Last editedApr 20222 min read
Small business accounting includes a variety of paperwork used to create the company’s financial statements. Purchase orders, invoice source documents, and receipts form the backbone of the accounting books, containing all relevant details regarding each transaction. Here’s a rundown of these various business source documents and how they are used.
Invoice source documents in accounting
Before recording a business transaction in your business’s accounting books, you must be sure that you’re reporting the correct transaction date, payer, payee, and amounts. Source documents are the physical proof of this information, providing a reference point for the bookkeeping process. They can also be used as evidence for an audit or for tax preparation. While these records may be physically filed away as paperwork, in many cases they will be electronic with a timestamp and date for reference.
Both parties involved in any transaction should receive a copy of the relevant document for their own records. These will provide evidence of the transaction’s:
Payer and Payee names
Description of services rendered
This is all the information needed to create an accurate accounting entry.
Types of business source documents
In addition to a source documents invoice, there are many other forms that this evidence might take. Here are a few common examples.
Delivery dockets provided by a vendor to show the items due to be shipped or mailed. These should include a description of all items marked for delivery.
An invoice is a source document that shows all details of the sale, including payment terms. These details are entered as a sales invoice by the seller, and a purchase invoice by the buyer.
Payment and remittance advice mark the invoice as being paid, detailing the amounts and invoice numbers. It accompanies payment, either by check or electronically.
Payment receipts are issued by the supplier to show that a customer has paid their bill. This is particularly important for cash payments, providing evidence of receipt.
Bank deposit slips serve as evidence that money has been deposited into the seller’s bank account.
Bank statements support the accounting books by showing any adjustments to the company’s cash balance.
Timecards show how many hours an employee has worked, used to support the issuance of any accompanying electronic payments or paychecks.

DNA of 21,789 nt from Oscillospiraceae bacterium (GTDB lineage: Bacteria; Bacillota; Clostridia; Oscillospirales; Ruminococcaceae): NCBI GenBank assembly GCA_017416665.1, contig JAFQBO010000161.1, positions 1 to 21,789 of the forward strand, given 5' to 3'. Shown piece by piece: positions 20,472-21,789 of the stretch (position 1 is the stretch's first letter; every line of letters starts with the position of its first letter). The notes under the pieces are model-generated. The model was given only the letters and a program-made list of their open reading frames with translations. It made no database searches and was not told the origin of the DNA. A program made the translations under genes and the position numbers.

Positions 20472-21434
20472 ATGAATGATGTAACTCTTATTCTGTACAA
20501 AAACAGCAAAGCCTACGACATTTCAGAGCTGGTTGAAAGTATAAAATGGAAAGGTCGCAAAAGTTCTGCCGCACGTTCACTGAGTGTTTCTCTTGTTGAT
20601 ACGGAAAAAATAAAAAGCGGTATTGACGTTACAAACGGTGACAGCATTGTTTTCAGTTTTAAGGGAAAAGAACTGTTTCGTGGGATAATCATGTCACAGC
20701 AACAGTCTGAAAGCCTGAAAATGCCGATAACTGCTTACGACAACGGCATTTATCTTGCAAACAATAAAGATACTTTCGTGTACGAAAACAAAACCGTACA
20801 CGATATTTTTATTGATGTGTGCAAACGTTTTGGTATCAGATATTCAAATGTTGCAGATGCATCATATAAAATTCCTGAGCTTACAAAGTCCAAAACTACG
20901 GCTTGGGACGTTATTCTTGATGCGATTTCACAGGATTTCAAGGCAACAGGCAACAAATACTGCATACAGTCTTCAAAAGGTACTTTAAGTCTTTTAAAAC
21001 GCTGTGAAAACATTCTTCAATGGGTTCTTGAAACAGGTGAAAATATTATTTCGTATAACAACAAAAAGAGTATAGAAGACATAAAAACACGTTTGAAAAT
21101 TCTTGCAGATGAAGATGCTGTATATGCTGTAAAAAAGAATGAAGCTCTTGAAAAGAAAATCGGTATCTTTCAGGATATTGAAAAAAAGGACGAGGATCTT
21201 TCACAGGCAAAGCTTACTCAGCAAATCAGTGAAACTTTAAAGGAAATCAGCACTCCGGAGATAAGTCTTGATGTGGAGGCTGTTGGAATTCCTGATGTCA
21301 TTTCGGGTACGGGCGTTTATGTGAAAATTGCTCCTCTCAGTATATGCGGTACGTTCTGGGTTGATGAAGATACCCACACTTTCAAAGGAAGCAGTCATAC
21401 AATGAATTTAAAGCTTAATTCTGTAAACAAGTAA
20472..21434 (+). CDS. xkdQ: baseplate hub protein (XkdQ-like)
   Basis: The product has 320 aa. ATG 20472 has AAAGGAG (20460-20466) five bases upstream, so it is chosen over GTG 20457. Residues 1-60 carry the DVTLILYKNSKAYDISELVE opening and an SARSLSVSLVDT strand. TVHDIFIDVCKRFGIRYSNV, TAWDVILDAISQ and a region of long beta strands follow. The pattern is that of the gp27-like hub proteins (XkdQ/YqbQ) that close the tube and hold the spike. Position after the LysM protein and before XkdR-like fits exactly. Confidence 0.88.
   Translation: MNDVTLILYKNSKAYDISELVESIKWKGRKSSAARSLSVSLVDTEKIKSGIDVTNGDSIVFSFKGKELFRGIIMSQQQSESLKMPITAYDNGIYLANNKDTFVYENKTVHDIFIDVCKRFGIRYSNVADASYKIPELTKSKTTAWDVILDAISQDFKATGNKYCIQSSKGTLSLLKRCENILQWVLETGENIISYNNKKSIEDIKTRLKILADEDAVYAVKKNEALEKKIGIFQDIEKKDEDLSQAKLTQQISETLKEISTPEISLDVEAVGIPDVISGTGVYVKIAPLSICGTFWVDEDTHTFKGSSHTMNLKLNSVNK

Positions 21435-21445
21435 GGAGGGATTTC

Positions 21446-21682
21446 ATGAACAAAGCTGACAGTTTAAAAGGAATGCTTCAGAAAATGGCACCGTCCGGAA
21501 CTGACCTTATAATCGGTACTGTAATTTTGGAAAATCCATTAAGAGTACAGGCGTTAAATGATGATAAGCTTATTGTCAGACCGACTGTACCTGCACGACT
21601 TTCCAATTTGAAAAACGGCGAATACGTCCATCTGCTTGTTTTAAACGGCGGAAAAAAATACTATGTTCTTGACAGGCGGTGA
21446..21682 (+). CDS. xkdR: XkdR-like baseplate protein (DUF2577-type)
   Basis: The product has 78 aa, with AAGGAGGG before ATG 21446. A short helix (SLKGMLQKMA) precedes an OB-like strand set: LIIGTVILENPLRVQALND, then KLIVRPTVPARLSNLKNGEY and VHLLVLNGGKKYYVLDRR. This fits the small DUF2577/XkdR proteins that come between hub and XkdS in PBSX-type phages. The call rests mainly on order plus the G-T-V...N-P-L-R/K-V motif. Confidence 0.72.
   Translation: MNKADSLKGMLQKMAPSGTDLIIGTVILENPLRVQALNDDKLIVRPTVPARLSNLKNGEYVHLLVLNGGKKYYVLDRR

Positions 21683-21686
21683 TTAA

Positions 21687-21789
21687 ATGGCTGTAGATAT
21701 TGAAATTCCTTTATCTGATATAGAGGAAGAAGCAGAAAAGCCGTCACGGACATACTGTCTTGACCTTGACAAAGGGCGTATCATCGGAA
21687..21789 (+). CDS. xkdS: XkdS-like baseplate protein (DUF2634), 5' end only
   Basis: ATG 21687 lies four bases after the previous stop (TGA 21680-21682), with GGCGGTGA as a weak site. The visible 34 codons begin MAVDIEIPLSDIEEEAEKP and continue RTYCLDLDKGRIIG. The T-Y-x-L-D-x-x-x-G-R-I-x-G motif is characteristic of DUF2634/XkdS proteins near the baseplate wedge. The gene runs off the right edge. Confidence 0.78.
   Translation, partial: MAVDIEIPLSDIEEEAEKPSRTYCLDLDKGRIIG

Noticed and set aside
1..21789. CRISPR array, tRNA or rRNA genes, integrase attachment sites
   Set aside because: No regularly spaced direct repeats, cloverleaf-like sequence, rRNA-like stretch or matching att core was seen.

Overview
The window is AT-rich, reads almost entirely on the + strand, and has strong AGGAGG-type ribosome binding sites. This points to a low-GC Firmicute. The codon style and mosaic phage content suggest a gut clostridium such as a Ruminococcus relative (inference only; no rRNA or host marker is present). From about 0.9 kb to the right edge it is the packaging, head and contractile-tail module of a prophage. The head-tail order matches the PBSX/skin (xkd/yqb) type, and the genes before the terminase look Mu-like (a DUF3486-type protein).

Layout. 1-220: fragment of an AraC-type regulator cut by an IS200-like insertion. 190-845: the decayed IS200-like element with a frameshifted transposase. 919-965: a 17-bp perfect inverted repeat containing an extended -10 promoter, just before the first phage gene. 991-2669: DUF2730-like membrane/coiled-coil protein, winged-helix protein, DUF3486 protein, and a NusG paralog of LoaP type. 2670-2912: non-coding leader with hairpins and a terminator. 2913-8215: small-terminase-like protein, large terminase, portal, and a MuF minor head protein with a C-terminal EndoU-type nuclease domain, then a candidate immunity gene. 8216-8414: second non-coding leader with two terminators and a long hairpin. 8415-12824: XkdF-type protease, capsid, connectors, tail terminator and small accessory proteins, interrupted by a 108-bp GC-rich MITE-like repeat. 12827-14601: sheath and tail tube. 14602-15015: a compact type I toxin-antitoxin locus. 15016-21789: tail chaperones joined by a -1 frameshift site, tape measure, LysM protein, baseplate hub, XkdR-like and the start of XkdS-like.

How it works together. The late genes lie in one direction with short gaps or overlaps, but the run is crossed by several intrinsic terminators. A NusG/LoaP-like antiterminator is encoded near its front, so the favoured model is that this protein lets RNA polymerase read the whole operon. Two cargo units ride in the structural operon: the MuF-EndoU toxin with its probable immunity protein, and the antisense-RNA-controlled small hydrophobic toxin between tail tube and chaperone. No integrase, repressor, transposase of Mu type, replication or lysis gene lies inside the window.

How to file and track business source documents
The examples above are some of the main source documents you’re likely to encounter during daily business operations, but any evidence relevant to your accounting ledgers will qualify. Once you’ve submitted or received a source document invoice or receipt, what should you do with it?
It’s important to devise an organized filing system to ensure your supporting paperwork is available for reference. There are numerous controls to help make the system more efficient.
Pre-number your documents to keep them in order. This will also ensure it’s easier to track down any missing paperwork.
File paperwork by category or in alphabetical order for easier retrieval.
Reconcile account balances with supporting documents to ensure they’ve been recorded.
Use an automated filing system for easier reconciliation and tracking. Most accounting software will do this for you.
How long should you hold onto source documents?
While regulations will vary, it’s recommended to retain your source documents for five to seven years for tax purposes.The IRS states that small businesses must hold onto any records that support deductions, income, and credits until the period of limitations for that tax return has expired. This can be anywhere from three to seven years, depending on your tax situation.
Once the period of limitations has ended and you no longer need your source documents, you should dispose of them securely. Shred all physical paperwork and ensure your cloud storage is empty, making room for more recent documents.
We can help
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